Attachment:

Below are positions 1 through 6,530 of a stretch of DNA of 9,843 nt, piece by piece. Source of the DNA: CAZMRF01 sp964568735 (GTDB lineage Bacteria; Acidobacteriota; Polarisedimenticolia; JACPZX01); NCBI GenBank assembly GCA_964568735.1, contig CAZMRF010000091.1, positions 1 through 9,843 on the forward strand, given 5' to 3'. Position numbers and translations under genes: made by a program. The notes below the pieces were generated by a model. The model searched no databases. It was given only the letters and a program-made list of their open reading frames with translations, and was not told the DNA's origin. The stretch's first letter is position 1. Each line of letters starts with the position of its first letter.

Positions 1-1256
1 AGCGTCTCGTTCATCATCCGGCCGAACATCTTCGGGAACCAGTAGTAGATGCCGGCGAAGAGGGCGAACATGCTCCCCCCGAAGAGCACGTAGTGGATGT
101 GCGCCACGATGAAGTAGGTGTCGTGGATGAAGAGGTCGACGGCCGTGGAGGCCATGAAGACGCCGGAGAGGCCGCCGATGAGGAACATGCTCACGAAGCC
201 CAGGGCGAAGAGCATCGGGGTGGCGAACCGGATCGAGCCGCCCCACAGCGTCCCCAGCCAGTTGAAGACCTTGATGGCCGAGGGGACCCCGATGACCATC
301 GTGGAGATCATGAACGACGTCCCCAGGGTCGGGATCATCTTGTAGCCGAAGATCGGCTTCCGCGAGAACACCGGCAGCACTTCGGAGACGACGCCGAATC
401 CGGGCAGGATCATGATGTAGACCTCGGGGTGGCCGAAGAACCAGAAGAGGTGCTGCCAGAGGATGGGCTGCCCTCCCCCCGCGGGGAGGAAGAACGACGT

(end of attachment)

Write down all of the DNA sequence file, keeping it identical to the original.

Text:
Below are positions 1 through 6,530 of a stretch of DNA of 9,843 nt, piece by piece. Source of the DNA: CAZMRF01 sp964568735 (GTDB lineage Bacteria; Acidobacteriota; Polarisedimenticolia; JACPZX01); NCBI GenBank assembly GCA_964568735.1, contig CAZMRF010000091.1, positions 1 through 9,843 on the forward strand, given 5' to 3'. Position numbers and translations under genes: made by a program. The notes below the pieces were generated by a model. The model searched no databases. It was given only the letters and a program-made list of their open reading frames with translations, and was not told the DNA's origin. The stretch's first letter is position 1. Each line of letters starts with the position of its first letter.

Positions 1-1256
1 AGCGTCTCGTTCATCATCCGGCCGAACATCTTCGGGAACCAGTAGTAGATGCCGGCGAAGAGGGCGAACATGCTCCCCCCGAAGAGCACGTAGTGGATGT
101 GCGCCACGATGAAGTAGGTGTCGTGGATGAAGAGGTCGACGGCCGTGGAGGCCATGAAGACGCCGGAGAGGCCGCCGATGAGGAACATGCTCACGAAGCC
201 CAGGGCGAAGAGCATCGGGGTGGCGAACCGGATCGAGCCGCCCCACAGCGTCCCCAGCCAGTTGAAGACCTTGATGGCCGAGGGGACCCCGATGACCATC
301 GTGGAGATCATGAACGACGTCCCCAGGGTCGGGATCATCTTGTAGCCGAAGATCGGCTTCCGCGAGAACACCGGCAGCACTTCGGAGACGACGCCGAATC
401 CGGGCAGGATCATGATGTAGACCTCGGGGTGGCCGAAGAACCAGAAGAGGTGCTGCCAGAGGATGGGCTGCCCTCCCCCCGCGGGGAGGAAGAACGACGT